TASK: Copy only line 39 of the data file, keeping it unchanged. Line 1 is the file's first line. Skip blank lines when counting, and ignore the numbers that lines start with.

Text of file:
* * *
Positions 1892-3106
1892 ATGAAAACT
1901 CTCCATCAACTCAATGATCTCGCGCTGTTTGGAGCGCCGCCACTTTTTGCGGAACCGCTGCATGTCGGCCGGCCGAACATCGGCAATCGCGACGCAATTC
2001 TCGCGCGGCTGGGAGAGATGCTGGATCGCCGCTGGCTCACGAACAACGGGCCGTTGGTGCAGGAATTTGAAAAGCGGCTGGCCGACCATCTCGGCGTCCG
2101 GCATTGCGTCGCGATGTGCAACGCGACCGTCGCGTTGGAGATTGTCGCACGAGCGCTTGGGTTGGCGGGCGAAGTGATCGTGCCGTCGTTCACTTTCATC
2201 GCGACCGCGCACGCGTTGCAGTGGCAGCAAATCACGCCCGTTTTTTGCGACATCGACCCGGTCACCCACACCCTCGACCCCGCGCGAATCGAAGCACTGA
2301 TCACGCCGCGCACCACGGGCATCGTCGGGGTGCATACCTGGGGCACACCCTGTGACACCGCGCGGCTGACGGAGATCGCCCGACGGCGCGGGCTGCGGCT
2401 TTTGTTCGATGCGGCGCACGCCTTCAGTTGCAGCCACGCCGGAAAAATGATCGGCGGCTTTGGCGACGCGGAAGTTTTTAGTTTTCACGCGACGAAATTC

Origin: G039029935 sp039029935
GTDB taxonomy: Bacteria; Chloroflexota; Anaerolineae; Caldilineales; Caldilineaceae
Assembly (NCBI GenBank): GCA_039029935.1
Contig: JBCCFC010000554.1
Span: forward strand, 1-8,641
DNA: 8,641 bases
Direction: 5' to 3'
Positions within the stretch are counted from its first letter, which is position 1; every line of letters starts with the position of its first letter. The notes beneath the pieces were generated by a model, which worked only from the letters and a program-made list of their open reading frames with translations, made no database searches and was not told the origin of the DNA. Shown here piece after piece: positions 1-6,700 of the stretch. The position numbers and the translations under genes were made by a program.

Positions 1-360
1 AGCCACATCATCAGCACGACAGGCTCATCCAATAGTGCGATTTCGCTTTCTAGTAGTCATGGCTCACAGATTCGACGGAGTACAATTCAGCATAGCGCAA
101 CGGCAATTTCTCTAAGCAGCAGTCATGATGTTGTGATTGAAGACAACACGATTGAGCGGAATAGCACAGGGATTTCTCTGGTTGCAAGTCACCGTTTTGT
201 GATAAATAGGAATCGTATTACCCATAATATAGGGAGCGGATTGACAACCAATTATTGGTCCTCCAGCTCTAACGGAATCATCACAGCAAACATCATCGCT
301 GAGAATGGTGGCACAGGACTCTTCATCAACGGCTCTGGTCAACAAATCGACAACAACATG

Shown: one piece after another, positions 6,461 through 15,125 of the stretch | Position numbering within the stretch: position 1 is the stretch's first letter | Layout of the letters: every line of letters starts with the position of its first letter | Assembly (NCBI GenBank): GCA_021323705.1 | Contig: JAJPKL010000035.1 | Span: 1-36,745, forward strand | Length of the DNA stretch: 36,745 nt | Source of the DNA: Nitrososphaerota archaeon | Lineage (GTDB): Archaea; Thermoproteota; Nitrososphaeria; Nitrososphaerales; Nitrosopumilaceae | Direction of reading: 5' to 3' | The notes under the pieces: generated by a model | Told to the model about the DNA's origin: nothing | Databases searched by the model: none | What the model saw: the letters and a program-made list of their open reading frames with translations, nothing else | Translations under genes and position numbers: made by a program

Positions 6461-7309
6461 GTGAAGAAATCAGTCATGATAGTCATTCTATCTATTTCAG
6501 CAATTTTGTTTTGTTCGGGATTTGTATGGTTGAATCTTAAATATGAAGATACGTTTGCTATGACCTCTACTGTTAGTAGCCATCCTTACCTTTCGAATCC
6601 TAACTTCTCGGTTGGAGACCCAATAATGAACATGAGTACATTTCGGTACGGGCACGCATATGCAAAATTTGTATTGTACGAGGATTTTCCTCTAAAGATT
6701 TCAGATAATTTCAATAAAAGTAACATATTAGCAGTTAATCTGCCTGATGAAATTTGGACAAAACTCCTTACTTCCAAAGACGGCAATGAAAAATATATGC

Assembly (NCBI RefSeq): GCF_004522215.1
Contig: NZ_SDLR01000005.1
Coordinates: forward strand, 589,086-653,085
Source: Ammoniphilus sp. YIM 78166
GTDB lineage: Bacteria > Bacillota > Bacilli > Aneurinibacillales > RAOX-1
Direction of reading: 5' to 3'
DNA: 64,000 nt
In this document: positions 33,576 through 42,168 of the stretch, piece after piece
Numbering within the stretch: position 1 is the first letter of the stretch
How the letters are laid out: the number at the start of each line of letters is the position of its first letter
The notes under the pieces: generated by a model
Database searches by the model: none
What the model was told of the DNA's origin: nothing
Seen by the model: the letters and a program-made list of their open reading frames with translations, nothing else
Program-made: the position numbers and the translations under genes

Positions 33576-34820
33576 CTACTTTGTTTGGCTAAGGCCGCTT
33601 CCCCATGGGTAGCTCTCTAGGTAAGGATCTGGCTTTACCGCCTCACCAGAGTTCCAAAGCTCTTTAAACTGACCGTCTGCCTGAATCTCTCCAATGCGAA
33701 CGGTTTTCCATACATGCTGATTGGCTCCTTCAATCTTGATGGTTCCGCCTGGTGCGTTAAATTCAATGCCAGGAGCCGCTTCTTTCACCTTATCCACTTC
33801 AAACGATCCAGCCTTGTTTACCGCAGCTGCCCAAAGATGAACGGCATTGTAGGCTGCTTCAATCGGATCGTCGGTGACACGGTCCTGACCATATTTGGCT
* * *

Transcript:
Database searches by the model: none